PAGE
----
"Oddity" è una strana succulenta con foglie tubulari ripiegate nel senso della lunghezza e all'indietro che sembrano sigarette verdi.
Scientific name: Sempervivum tectorum cv. ODDITY
Origin: Garden origin (It was developed by American succulent enthusiast Sandy McPherson and it was introduced to gardeners in 1977, and won the 1978 Bronze Rosette Award for best new variety. )
Common Names include: Cobweb Houseleek, Hens & Chicks. It has occasionally been called "Trumpeter" as though each pipe was a whistle.
Sempervivum 'Oddity' is a strange low-growing succulent with green, tubular leaves tipped in burgundy.
Description: Oddity is an evergreen rosette succulent with a mat forming growth habit with densely clustered leaves. Differently to the leaves of most sempervivums (That are broad and pointed) the ones of 'oddity' are folded lengthwise and backwards so that they look like green cigarette papers. Also very reminiscent of Crassula ovata cv. 'Gollum' (syn. Crassula ovata cv. 'Hobbit'). 'Oddity' is relatively rapid growing cultivar that forms little clumps that continues to spread. This cultivar occasionally has a tendency to mutate with completely flat leaves.
Curiosity: In Europe, the plants are sometimes used in roofing, with the plants grown in between roofing tiles; they are believed to ward off lightening.
Cutlivation: These succulents are are from Europe and are very cold hardy and easy to grow. Frost Tolerance: Hardy at least to -12°C (or less). It makes a wonderful ground cover. Good in rock, alpine or desert scape gardens they are also used in concrete planters on either side of the front entry. Great in window boxes or niches. Grows and spreads in poor soil with little water & could rot if watered too often. It enjoy full sun , though in warmer climates it needs protection from too much sun because it is not very heat tolerant. However it is quite adaptable and the little clumps can spread slowly also with a bit more dampness and shade, so it not suffer in that location after all. During the growing season, the plants are watered and allowed to dry slightly before watering again. Although they can take a great deal of drought, they seem to do better with regular (but moderated) watering. During the winter months, plants are watered very little. Outdoors it does not prefer rich loamy soil; gritty dirt with pea gravel suits it. Excess moisture can damage the plant in winter and it will benefit from being brought into the shelter of the greenhouse or cold frame.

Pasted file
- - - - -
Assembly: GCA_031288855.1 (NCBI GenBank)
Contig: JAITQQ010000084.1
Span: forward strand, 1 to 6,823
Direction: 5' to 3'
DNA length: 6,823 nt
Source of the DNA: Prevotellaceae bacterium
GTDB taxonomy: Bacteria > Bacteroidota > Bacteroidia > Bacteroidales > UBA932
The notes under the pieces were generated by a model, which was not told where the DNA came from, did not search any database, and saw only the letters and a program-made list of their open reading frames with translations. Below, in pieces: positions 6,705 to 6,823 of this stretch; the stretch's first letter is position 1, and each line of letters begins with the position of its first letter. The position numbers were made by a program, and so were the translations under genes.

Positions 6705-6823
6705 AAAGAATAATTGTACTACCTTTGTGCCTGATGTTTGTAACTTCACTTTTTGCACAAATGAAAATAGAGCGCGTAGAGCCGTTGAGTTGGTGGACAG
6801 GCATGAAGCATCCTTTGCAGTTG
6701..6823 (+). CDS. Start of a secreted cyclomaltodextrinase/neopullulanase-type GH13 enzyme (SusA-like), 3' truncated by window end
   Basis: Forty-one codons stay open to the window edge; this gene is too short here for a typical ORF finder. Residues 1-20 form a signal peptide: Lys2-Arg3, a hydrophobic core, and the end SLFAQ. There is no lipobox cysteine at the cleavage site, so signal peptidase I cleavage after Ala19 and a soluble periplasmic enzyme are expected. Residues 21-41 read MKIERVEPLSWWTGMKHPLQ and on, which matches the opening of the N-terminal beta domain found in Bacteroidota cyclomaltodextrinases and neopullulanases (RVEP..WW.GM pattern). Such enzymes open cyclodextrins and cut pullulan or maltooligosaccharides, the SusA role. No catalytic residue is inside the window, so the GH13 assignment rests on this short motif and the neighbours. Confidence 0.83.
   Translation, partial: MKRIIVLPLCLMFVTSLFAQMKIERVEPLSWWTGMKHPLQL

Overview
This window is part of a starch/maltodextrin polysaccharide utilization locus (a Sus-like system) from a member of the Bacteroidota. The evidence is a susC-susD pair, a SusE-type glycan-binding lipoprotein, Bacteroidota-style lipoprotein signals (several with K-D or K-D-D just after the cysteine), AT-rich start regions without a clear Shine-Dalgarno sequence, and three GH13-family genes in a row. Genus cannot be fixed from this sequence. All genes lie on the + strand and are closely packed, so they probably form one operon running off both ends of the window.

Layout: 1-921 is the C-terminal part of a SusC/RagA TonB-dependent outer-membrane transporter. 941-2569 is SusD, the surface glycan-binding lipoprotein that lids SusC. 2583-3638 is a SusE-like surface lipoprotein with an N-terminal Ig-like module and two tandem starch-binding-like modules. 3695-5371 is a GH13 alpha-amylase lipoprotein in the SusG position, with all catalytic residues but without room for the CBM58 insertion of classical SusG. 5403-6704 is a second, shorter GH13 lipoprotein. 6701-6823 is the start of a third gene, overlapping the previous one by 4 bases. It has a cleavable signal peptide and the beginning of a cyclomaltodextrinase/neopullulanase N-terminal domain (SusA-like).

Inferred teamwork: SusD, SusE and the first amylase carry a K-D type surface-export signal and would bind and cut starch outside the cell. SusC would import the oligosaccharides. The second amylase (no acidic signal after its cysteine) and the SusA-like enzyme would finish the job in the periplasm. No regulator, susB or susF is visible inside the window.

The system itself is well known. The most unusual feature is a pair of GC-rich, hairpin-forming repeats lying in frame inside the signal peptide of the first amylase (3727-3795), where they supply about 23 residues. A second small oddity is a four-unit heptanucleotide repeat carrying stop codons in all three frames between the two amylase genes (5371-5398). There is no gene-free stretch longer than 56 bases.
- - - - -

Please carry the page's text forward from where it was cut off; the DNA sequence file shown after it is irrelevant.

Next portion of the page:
Propagation: Is very easily propagated by division of larger clumps or by offsets, just break off a piece and transplant.